Melissa Martin
Melissa Martin

“Even though the retail market has been growing very slowly this year, Cyber Monday actually exceeded the dire predictions that had been made,” says Melissa Martin, assistant professor of marketing in SOM, speaking of the day following Thankgiving weekend when online retailers mark down their wares.

“Interestingly, when people talk about Cyber Monday, they are making the assumption that consumers do their online shopping at work, but I don’t think that is necessarily true anymore.”

Martin explains that while many people probably do shop online while at work, these days more families have computers with high-speed Internet in their homes, so Black Friday is a good online shopping day as well.

In fact, experienced such a high volume of online traffic on Black Friday that the web site crashed. However, according to comScore, a marketing research company, Cyber Monday is still the best day for online shopping by a wide margin, with one-day online sales this year totaling $846 million.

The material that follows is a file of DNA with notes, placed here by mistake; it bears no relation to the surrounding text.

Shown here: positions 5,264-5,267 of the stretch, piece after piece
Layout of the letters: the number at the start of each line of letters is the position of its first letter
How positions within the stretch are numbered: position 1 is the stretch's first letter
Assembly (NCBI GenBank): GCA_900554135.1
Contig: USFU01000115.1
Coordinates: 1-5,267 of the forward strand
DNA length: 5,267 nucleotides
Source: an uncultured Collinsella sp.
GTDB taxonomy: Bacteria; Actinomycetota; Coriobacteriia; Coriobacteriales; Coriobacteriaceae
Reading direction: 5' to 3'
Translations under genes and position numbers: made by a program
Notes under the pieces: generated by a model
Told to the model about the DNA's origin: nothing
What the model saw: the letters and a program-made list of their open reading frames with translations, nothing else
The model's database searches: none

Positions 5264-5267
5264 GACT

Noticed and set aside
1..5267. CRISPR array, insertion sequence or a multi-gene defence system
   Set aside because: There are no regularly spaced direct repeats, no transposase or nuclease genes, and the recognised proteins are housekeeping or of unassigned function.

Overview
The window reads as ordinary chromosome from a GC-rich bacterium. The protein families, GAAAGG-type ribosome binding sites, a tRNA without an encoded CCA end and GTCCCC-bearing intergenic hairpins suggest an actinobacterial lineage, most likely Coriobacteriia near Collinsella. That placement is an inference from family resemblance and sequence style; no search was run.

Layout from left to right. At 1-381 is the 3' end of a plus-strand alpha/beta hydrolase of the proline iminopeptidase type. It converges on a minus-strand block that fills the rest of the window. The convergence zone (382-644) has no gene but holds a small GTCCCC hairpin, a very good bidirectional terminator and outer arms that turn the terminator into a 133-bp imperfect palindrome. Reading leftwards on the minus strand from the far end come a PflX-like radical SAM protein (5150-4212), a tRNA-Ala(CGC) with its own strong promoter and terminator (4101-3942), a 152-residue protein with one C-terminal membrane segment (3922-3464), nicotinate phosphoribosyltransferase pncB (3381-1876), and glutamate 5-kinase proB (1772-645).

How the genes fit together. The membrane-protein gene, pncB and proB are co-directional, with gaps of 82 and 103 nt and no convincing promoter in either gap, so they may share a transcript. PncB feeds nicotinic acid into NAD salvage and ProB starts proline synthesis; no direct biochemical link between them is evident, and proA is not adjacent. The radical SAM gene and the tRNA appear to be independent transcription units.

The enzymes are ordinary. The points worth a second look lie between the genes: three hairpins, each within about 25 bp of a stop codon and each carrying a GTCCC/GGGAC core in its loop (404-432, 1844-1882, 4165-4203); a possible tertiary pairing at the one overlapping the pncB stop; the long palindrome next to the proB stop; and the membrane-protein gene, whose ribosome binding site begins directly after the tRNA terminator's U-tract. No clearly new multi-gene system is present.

According to eMarketer, a market research provider, online Christmas holiday sales for 2008 are expected to total about $32 billion, up approximately 10 percent from last year. This is a slowdown in growth rates from previous years, when increases in the low-to-mid 20 percent ranges were common.

Despite the growth slowdown in e-commerce this holiday season, Martin says that online shopping continues to provide a level of convenience that some consumers prefer, including no lines and the ability to comparison-shop with greater ease. She also notes that many retailers are providing deals or incentives to shop online, such as free shipping.

Even though some consumers prefer online shopping, Martin notes that only about 3.5 percent of total U.S. retail is online, and most consumers still prefer going to the mall.

“For some people, shopping is a social experience and has therapeutic value,” says Meamber. “At this time of year, there is so much to see in the shopping malls, and many people take the opportunity to spend this time with family and friends shopping together.”